Tel Aviv Diary - May 23-27, 2010 - Karen Alkalay-Gut

Tel Aviv Diary - May 23, 2010 Karen Alkalay-Gut

May 23, 2010

Why were we married in Cyprus thirty years ago? We knew that we couldn't get married in the Rabbinate in Israel because Ezi is a Cohen and I was a divorcee, but when we turned to a reform Rabbi he recommended a civil marriage, and gave us the address of some lady in Nicosia who had connections. We were told it would take us a week and we planned accordingly. But the next day in Nicosia she showed up at our hotel and took us through the bureaucracy, and the day after we were married at 8:30 in the morning. It gave us the rest of the week to explore the island on a wonderful honeymoon. But when my parents were informed they invited us to the US, where we were met by the local rabbi who explained he would be performing a hatuna. "But you can't," I protested, "He's a Cohen and I'm divorced." "I don't hear very well," he answered. And he married us. So we have two certificates and two anniversaries.

May 24, 2010

Lots of furor on campus lately - but only on the part of the faculty. There are petitions to sign - against the boycott of Israeli scholars, against the refusal to permit Chomsky physical access to Beit Zeit university. There is a site that 'watches' israeli campuses, and constant articles in the papers about how good or bad we're doing. There are petitions concerning the cleaners in Tel Aviv university, and a faculty activist list. The only thing there isn't is a place for faculty to meet and discuss things together. In all these years, we've never managed to get a normal faculty club. So we never meet.

May 25, 2010

Why I would WANT to go to the hospital is beyond me, but my son-in-law is giving a public lecture on minimal invasive spine surgery and we have a personal interest in this matter. I plan to be one of his patients soon. so we mosey over to the lecture around ten to eight and discover crowds of people in the hospital corridors waiting in line to get in to the auditorium for the lecture that starts at 8. With a little help from our friends we get in from the side door, and manage to get some of the last seats available. The mood is almost like in the ER room in that a mass of people are demanding help, but nobody's really sick. The lectures are clear and honest, but as the doctors leave, a trail of old people follow them, with their personal aches and pains.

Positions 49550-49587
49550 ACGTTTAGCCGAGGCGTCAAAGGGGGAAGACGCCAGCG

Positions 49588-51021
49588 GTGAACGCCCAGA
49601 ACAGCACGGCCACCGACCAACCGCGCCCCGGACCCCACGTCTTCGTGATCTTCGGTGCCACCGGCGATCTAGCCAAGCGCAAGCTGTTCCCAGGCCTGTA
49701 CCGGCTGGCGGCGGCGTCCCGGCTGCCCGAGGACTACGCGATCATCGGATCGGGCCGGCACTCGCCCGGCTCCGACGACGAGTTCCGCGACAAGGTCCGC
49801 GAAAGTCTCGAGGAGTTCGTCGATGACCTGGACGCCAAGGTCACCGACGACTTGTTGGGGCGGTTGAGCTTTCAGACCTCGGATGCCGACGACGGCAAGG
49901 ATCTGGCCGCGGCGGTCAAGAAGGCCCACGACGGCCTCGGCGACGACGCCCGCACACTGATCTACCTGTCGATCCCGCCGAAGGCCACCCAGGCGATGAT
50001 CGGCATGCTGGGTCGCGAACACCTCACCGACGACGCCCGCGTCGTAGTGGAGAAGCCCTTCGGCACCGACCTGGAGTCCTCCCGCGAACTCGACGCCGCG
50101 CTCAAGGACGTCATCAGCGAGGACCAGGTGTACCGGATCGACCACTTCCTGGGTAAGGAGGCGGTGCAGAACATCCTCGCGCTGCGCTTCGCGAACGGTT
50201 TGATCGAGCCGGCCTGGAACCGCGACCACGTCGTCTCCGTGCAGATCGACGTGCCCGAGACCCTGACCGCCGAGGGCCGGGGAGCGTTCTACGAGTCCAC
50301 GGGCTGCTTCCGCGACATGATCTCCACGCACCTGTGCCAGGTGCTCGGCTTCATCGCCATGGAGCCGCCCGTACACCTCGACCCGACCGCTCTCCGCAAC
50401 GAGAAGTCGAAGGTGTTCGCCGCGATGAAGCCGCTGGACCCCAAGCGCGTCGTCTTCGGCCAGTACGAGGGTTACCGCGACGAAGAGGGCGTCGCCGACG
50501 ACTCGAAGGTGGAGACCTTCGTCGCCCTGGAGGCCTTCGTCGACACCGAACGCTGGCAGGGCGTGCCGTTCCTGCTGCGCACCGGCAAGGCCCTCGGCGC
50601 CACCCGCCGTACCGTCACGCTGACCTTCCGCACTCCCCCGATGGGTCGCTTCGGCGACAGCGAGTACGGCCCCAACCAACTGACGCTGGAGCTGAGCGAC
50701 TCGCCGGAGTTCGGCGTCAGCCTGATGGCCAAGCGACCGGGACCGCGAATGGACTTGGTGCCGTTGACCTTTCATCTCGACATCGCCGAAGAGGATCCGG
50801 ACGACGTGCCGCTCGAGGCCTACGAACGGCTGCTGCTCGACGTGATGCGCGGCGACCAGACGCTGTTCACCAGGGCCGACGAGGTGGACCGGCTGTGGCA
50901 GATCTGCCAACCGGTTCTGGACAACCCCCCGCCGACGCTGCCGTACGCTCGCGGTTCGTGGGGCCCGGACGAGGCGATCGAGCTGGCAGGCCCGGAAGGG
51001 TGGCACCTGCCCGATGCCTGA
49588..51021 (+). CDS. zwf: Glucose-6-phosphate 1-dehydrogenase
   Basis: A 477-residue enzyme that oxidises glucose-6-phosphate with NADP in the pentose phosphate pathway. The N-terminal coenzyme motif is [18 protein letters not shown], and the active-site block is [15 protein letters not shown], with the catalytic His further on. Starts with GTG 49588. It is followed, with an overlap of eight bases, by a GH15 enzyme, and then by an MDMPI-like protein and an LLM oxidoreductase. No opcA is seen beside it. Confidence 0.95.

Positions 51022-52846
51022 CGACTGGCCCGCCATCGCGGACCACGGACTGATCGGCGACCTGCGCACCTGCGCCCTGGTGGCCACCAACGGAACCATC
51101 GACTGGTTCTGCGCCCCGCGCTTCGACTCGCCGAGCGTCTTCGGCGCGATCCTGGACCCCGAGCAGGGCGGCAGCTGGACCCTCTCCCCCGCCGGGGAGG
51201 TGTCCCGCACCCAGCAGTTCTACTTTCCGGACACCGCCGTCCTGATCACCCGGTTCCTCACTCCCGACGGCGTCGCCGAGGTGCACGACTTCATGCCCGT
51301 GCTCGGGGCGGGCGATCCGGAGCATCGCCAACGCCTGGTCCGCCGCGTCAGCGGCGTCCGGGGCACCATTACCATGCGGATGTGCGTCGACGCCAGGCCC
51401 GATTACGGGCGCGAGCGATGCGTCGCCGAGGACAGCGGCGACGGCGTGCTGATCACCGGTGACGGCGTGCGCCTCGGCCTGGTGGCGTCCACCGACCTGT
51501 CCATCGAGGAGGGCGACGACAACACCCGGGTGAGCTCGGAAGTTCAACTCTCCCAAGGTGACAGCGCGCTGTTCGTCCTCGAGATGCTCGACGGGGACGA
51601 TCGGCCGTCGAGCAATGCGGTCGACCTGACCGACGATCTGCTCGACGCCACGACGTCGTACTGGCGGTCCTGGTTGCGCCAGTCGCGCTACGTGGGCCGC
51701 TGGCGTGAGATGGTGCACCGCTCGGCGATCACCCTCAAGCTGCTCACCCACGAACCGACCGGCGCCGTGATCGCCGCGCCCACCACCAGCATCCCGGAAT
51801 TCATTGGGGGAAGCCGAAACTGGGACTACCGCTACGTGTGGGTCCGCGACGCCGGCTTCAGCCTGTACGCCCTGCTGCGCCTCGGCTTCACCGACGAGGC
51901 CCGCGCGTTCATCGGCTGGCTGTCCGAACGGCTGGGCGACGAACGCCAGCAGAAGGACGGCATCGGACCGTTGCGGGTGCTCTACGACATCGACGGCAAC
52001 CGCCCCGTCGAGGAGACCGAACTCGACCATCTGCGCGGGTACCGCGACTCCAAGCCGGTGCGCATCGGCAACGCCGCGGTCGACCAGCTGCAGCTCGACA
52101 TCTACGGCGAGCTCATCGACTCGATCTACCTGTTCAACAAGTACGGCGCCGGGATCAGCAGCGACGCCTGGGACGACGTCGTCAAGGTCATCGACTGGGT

May 26, 2010

Because Shusha is well over 14 years old, and quite arthritic, she does not descend the stairs without slipping, and has become accustomed to the elevator. That's why I wanted to make sure that when she hears the siren warning of an attack, she will agree to go down to the shelter. I couldn't get the Nigerian cleaner to understand that today. I spoke to him, and opened the door of the shelter, but he dropped his mop and stood at attention, assuming this was another one of our memorial alerts.

So we inspected our shelter - the phone doesn't work, the stairs need sweeping, the battery lights need to be changed. There's no water, but otherwise, the chemical toilets are fine and the chemical filter works. Let us hope we'll never need, and that no one ever will have to hide from bombs.

May 27, 2010

A Cohen, for those who have been asking me, is one of the priestly class, who served in the ancient Temple. The descendency is patrilineal, very carefully registered, and kept pure. A Cohen, for example, is not allowed to enter a cemetery. Or marry a divorcee. That's we were not allowed to be wed according to the Rabbinate here. But the law also says that if the Rabbi didn't know that the man was a Cohen and the woman was a divorcee, the marriage counts. That's why we are both legally and religiously wed. As if it really mattered.

All you really need for a jewish wedding is a ring, the prayer, and two witnesses, as my mother once tested. It was a joke in the playground, and she was 8 a boy put a cigar band on her finger and said the prayer. Doesn't sound like much, my grandfather took them to the Rabbi to have the wedding annulled.

I love weddings, especially those that connect different societies. Last night I went especially crazy with a supermulticultural wedding party, slashing through the societies in Israeli like crazy. Lots of Arabic and pseudo-Arabic and Greek and rock music, all of which are common in this country, but lots of Arab dancing as well. I was drenched.

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